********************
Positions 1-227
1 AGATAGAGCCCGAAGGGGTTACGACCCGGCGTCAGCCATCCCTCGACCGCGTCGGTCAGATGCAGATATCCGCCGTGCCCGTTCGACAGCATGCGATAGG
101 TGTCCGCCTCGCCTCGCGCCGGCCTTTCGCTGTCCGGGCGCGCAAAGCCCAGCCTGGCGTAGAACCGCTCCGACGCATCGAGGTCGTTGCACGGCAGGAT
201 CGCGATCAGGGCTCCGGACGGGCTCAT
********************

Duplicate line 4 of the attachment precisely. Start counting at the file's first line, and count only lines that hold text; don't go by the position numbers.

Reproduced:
201 CGCGATCAGGGCTCCGGACGGGCTCAT